GUWEI’IYYA, Saudi Arabia (Reuters) - The legs are long, the eyes are big, the bodies curvaceous.
Contestants in this Saudi-style beauty pageant have all the features you might expect anywhere else in the world, but with one crucial difference — the competitors are camels.
This week, the Qahtani tribe of western Saudi Arabia has been welcoming entrants to its Mazayen al-Ibl competition, a parade of the “most beautiful camels” in the desolate desert region of Guwei’iyya, 120 km (75 miles) west of Riyadh.
“In Lebanon they have Miss Lebanon,” jokes Walid, moderator of the competition’s Web site. “Here we have Miss Camel.”
While tremendous oil wealth has brought rapid modernisation to the desert state of Saudi Arabia, the camel remains celebrated as a symbol of the traditional nomadic lifestyle of Bedouin Arabs.
Throughout history camels have served multiple purposes as food, friend, transport and war machine. They were key to the Arab conquests of the Middle East and North Africa nearly 1,400 years ago that brought Islam to the world.
Camels are also big business in a country where strict Islamic laws and tribal customs would make it impossible for women to take part in their own beauty contest.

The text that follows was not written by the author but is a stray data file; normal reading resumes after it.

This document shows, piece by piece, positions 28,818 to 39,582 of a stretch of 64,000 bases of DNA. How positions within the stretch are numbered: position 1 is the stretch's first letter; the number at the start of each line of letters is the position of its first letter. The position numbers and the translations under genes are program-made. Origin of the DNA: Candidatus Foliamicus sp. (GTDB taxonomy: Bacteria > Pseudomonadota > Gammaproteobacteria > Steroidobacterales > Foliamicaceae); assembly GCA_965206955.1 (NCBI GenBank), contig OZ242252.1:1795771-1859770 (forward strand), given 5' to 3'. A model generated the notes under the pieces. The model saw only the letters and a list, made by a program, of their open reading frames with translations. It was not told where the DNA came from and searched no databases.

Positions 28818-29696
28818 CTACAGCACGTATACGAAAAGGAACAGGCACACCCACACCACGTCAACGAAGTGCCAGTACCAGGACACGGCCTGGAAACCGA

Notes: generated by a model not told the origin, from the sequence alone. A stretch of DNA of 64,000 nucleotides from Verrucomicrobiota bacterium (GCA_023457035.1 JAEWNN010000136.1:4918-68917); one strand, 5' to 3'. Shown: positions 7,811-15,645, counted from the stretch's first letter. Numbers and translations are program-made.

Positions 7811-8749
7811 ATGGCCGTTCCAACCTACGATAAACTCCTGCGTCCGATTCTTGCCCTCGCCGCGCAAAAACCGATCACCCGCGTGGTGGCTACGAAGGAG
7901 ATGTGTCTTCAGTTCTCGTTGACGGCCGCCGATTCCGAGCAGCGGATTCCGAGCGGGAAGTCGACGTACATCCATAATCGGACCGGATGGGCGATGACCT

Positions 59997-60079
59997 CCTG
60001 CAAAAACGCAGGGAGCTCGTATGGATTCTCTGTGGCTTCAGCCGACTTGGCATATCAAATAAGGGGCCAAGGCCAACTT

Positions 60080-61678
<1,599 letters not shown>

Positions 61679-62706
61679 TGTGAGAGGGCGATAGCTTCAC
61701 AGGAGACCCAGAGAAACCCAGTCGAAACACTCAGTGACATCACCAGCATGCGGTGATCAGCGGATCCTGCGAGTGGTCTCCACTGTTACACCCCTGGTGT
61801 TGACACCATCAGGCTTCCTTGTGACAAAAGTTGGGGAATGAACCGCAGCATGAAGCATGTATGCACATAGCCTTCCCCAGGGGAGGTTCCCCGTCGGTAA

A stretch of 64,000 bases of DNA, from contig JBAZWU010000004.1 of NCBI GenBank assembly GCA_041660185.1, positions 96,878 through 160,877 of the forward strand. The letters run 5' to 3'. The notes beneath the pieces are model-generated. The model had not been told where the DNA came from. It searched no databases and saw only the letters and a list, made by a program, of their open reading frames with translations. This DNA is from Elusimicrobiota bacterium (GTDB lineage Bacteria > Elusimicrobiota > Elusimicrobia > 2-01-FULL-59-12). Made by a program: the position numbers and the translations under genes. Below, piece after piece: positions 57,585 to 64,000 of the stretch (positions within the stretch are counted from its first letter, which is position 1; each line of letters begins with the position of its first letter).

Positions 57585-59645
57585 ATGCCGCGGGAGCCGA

Delicate females or strapping males who attract the right attention during this week’s show could sell for a million or more riyals. Sponsors have provided 10 million riyals (1.36 million pounds) for the contest, cash that also covers the 72 sports utility vehicles to be will be awarded as prizes.
“Bedouin Arabs are intimately connected to camels and they want to preserve this heritage. The importance of this competition is that it helps preserve the pure-breds,” said Sheikh Omair, one of the tribe’s leaders,
“We have more than 250 owners taking part and more than 1,500 camels,” he said inside a huge tent where the final awards ceremony takes place.
Over at the camel pen, the contestants are getting restless as the desert wind howls and whips up swirls of sand in the hot afternoon sun.
Amid a large crowd of Bedouin who have gathered to watch, the head of the judging committee emerges to venture into an enclosure with some two dozen angry braying camels.
Camel-drivers sing songs of praise to their prized possessions as they try to calm the animals down.
“Beautiful, beautiful!” the judge mutters quietly to himself, inspecting the group. Finalists have been decorated with silver bands and body covers.
“The nose should be long and droop down, that’s more beautiful,” explains Sultan al-Qahtani, one of the organisers. “The ears should stand back, and the neck should be long. The hump should be high, but slightly to the back.”
The camels are divided into four categories according to breed — the black majaheem, white maghateer, dark brown shi’l and the sufur, which are beige with black shoulders. Arabic famously has over 40 terms for different types of camel.
Some females have harnesses strapped around their genitalia to thwart any efforts by the males to mount them. One repeat offender called Marjaa has been moved away.
“This one would fetch a million!” says Hamad al-Sudani, a camel-driver, admiring the heavy stud, or fahl.